It isn’t the rather lovely foxglove which won best plant in show, nor is it Diarmuid Gavin’s eyecatching pyramid of scaffolding. What will stay in the mind from this year’s Chelsea are the sheds.
Of course there have always been plenty of hutlike structures to be seen around the site. Many of the exhibitors set up their wares within simple, though attractive, sheds and there are numerous garden building suppliers showing off their latest models of greenhouses, summerhouses and indeed rotating spherical loungers.
But while the carefully designed gardens often include some background element of building or wall, this year the show was positively awash with full scale garden offices, caravans and shepherds’ huts, underlining the trend that while people have been talking about garden ‘rooms’ for quite a time, that same phrase now means something rather more concrete.
It’s hardly surprising: anecdotal evidence suggests a well-heeled garden office building can add 5% to the value of a property as well as providing a deal-making element for the increasing numbers of people who are starting their own business and working from home. And indeed Chelsea has seen some intriguing garden office designs in the past including:
* 2005 - Andy Sturgeon’s design for the Merrill Lynch garden featured a white-walled garden office with glass folding doors
* 2005 - In the same year the Microsoft SoGo Garden designed by Lizzie Taylor and Dawn Isaac showcased a futuristic swivelling brushed steel work pod
* 2007 - Diarmuid Gavin’s Westland Garden show garden featured two garden studios, a ‘his and hers’ design for an active artistic couple
* 2008 - The Simmons & Simmons Garden A Journey to Work designed by Growing Ambition was a garden for a solicitor whose firm was looking for innovative ways to encourage flexible working and so featured an office in a barn at the bottom of the garden
The clichéd idea of the ramshackle back garden shed was nowhere better displaced this year than in the Artisan Retreats area where five sturdy Malvern Collection summerhouses were turned into working spaces. With not a rake or a spade in sight, these were places in which people could work creatively, among them a book-binding studio and a textile workshop.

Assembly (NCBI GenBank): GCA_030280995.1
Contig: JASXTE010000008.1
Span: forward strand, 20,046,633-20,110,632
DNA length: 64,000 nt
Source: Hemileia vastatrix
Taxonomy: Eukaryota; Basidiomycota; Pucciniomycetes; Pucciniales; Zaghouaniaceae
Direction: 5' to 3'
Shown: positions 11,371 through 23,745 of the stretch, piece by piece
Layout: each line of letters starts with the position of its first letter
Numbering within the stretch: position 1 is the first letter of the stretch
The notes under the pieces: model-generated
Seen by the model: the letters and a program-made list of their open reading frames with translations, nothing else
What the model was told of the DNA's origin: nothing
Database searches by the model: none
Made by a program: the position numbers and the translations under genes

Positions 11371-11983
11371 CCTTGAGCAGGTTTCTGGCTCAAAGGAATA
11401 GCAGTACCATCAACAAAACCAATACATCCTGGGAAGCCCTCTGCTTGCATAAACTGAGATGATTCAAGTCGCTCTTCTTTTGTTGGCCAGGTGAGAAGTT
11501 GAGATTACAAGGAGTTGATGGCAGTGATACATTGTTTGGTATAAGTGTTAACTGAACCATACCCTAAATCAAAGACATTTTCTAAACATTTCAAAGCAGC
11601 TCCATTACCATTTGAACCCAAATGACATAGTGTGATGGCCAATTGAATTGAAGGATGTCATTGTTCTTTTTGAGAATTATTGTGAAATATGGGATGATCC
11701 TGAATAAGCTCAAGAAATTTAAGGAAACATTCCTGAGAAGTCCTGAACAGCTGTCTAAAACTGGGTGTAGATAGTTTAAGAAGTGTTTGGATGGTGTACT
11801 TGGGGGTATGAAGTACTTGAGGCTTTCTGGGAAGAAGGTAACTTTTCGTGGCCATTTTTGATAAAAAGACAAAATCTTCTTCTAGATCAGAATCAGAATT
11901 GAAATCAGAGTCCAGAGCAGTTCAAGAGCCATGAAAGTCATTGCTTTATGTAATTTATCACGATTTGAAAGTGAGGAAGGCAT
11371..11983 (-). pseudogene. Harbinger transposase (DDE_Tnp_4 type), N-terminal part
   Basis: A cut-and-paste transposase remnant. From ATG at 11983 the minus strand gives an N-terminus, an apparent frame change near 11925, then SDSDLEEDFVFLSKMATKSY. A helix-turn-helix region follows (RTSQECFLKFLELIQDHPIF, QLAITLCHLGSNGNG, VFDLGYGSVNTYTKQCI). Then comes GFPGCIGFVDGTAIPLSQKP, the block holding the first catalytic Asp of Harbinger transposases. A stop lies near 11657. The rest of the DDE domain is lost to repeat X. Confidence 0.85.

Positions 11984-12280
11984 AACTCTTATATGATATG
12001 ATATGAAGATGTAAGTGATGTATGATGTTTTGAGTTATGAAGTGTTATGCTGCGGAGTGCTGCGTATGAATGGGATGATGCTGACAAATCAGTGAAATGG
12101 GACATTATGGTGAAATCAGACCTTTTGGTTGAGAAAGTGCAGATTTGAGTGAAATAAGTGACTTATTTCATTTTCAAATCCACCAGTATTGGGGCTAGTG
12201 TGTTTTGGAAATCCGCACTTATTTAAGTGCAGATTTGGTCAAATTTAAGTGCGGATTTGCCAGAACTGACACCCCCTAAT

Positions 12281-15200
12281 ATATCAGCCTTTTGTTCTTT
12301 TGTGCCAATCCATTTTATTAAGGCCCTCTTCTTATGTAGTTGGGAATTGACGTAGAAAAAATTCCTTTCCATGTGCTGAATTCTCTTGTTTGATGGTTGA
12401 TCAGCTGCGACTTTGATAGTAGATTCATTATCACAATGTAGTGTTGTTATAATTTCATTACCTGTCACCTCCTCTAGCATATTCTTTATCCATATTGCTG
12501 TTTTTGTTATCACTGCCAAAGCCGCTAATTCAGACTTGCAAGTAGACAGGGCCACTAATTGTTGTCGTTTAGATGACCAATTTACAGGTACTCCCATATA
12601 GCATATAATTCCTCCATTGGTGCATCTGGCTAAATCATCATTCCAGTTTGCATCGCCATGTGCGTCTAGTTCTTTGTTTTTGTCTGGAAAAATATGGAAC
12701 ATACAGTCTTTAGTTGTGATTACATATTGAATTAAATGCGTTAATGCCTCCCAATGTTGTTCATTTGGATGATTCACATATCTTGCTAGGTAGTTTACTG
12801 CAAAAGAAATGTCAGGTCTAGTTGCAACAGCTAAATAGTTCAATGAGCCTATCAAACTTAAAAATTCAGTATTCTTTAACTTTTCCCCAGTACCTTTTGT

This move towards treating outdoor structures as genuine extensions of the home rather than as humble storage areas was most explicit than at Patricia Fox’s Rooftop Workplace of Tomorrow garden. This was very much a working home office blending beautifully into a garden atmosphere, somewhere homeworkers could make a video conference call while also harvesting fresh tea from the living wall for their elevenses. It was a pity that the futuristic Tetra Shed stand failed to appear for this also promised a genuinely high-tech approach to working in the garden.
Some of these working shedlike atmospheres were even moveable. Designed by Woolcott and Smith, one of the most popular gardens featured a Plankbridge shepherd’s hut in which novelist Tracy Chevalier wrote part of her new novel during Monday’s press day. Nearby was Jo Thompson’s lovely silver gilt-winning show garden where a vintage caravan was centre stage, to be used as a garden office, guest accommodation or as a children’s playhouse.
There were still plenty of traditional garden structures to be enjoyed, but even these paid tribute to a time when where we lived and where we worked were not so strictly defined. There was the shaded cabanon in the L'Occitane Immortelle Garden, Vicky Harris’s stone crofter’s hut in her Naturally Dry garden and the shepherd’s stone hut in Borut Benedejcic’s Pepa’s Story Artisan Garden. Nigel Dunnett’s RBD Blue Water Garden featured a lovely conical-roofed trullo, a traditional hut from Puglia.
Of course it is still Chelsea Flower Show, not Chelsea Shed Show. But this year’s gardens reflected the genuine seachange in how we are using our outdoor space and making our properties more valuable in the process.